There are four golf courses in the area, all sitting amidst the desert with the greens popping against the arid terrain. The Golf Club at Dove Mountain stands out with its challenging 27 holes designed by Jack Nicklaus. Surrounded by saguaro and the majestic Tortolita Mountains, the course highlights the natural beauty of the area. This is a luxury facility with a pro shop and the amazing Cayton’s Burger Bistro for post-round snacks and drinks. The club is popular, so make sure to reserve your tee times. If you are lucky enough to visit late May to July, you can view the saguaro blooms, witnessing firsthand the cactuses beautiful white flowers.

5. Marana Gastronomy Tours

Tucson was the first U.S. city to be named a UNESCO World City of Gastronomy, and Marana is the largest provider of produce, heritage grain, honey, and wild desert foods to the city. With over 4,000 years of agriculture and culinary history, Marana can truly be called a Town of Gastronomy. Marana Gastronomy Tours are offered at different times of the year through Discover Marana. These tours will take you to ancient archaeological sites to learn about the agriculture of the area from archaeologists as well as meeting local experts on wild food foraging. There are even some tastings. Caroline Niethammer, author of A Desert Feast led a foraging walkabout during the tour I took. She showed us how to identify wild edible plants and demonstrated foraging techniques. If the tours aren’t offered during your visit, check out Discover Marana or the visitor center as you can visit many of the sites on your own to create a self-guided tour.

6. Taste A Unique Craft Beer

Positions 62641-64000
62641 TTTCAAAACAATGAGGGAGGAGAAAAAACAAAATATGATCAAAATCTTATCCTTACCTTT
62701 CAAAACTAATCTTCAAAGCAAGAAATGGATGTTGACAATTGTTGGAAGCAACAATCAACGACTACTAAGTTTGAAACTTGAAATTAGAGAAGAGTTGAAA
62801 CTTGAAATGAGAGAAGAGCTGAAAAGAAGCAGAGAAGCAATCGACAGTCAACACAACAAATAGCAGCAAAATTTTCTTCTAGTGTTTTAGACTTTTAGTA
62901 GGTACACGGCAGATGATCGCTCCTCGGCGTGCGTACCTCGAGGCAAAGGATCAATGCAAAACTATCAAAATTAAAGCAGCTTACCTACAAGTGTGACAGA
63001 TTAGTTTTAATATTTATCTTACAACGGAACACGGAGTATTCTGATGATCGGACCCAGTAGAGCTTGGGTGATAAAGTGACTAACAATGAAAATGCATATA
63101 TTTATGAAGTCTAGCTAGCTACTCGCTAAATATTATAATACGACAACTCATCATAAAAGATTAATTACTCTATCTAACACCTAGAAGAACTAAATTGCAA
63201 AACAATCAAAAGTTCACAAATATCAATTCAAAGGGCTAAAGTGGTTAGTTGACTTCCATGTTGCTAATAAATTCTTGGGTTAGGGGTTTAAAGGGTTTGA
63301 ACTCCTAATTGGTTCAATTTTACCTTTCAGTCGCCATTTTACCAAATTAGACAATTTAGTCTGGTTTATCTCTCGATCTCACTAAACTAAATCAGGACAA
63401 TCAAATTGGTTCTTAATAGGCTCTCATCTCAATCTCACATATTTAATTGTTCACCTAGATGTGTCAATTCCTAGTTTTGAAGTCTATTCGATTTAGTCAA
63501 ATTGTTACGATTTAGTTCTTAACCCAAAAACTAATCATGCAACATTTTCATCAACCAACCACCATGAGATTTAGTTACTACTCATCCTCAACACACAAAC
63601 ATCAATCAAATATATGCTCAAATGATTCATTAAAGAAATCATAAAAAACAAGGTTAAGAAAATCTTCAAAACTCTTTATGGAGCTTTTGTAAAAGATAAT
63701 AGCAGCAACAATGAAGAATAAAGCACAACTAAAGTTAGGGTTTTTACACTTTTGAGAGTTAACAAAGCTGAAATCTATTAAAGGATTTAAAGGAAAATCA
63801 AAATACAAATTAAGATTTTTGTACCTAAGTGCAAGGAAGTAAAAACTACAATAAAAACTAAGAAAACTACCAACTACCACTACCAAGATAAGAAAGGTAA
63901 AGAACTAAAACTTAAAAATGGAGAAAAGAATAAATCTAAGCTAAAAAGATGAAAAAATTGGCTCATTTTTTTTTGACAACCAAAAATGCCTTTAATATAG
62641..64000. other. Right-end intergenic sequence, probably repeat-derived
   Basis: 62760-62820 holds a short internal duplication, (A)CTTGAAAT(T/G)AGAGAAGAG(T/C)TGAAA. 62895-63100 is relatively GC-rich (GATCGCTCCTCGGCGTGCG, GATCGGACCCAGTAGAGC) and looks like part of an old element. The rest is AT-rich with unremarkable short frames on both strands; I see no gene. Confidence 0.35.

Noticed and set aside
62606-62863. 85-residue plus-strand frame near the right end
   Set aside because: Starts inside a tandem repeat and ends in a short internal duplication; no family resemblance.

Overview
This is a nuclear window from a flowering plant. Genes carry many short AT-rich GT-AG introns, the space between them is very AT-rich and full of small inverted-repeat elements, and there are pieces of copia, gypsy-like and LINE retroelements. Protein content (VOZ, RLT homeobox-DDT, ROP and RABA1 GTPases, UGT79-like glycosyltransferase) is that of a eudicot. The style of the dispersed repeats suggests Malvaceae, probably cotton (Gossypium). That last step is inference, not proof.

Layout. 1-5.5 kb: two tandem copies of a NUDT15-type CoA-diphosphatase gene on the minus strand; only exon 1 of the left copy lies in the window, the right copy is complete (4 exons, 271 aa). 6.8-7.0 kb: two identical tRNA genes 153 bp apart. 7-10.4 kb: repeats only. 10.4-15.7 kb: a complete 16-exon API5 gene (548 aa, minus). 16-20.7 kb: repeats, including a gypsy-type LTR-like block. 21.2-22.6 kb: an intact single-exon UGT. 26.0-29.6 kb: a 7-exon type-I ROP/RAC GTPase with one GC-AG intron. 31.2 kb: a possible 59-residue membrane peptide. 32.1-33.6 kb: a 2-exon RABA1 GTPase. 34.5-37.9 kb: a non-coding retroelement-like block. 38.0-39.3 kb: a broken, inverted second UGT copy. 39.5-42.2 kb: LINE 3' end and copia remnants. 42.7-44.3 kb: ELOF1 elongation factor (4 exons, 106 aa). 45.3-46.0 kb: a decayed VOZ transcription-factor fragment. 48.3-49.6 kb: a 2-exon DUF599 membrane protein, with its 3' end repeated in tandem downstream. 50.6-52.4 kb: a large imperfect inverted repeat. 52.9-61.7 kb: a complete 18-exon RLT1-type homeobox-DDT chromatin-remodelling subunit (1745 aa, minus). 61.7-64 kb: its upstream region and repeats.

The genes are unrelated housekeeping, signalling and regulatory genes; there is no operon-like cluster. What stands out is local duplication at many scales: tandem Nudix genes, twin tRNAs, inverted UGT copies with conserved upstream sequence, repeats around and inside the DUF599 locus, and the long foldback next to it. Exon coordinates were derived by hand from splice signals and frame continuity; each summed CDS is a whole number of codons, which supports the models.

Some must-stops in Marana are Catalina Brewing Company and Button Brew House. Both breweries are masters of their craft, sourcing local ingredients as much as possible. Andy Bartolic, head brewer at Catalina even goes into the desert to pick prickly pear cactus to make the juice used in one of his brews. Both Catalina and Button Brew make a beer using chiltepins, tiny, red, super-hot chilies that are native to the Sonoran Desert. Try both and compare the tastes. It is truly a beer unique to this area. The two breweries are located near each other, so make sure to visit both.

7. Biosphere 2

I visited Biosphere 2 back in the 1990s when they had a group of people locked in for two years. Just a fascinating experiment. Today you can tour the campus and go inside the giant terrarium which even has a mini ocean, a desert, and a rainforest. Although Biosphere’s original mission has changed, the unique facilities are now dedicated to the research and understanding of global scientific issues. It is a center where you can learn about the Earth and its future. The tour is fascinating. It involves lots of walking and stairs. Plan to visit earlier in the day when it is cooler.

Pro Tip: Make sure to download the app. You will be prompted to do so when you buy your tickets. The tour is self-guided with numbered stops, and you can listen to the audio tour on the app.

8. Los Morteros Conservation Area And Heritage Trail

When you pull up to the Los Morteros Conservation Area and Heritage Trail trailhead it is hard to imagine that this barren desert site was once a large agricultural Hohokam community. Los Morteros translates to “The Mortars,” and on sections of the trail, you can see the mortars on boulders and outcrops in the area. They were used to grind mesquite pods, corn, and seeds. The 120-acre park is filled with evidence of the history of the area. Interpretive signs point out the many archeological features which include the mortars, pit houses, an oval-shaped ballcourt, and even trash heaps from the Hohokam people dating from 500 A.D. to 1450 A.D. It is truly fascinating to explore.

Pro Tip: Navigate to Los Morteros Conservation Area at W. Linda Vista Blvd. near the N. Silverbell/W. Lambert intersection, but note that Google maps will send you to the wrong location to park. Park on W. Linda Vista Blvd. You will see a rusted fence and a small sign. Just past the fence are interpretive signs so you will know you are in the right place.

There is so much to see and do in Southern Arizona, and Marana is the perfect town to start your adventures from.

More Marana Pro Tips

The desert heat is no joke. Even during my visit at the beginning of April, it was unseasonably warm with temperatures in the 90s. Plan any strenuous exercise for earlier in the morning or later in the evening. Also make sure to watch a desert sunset. Just epic.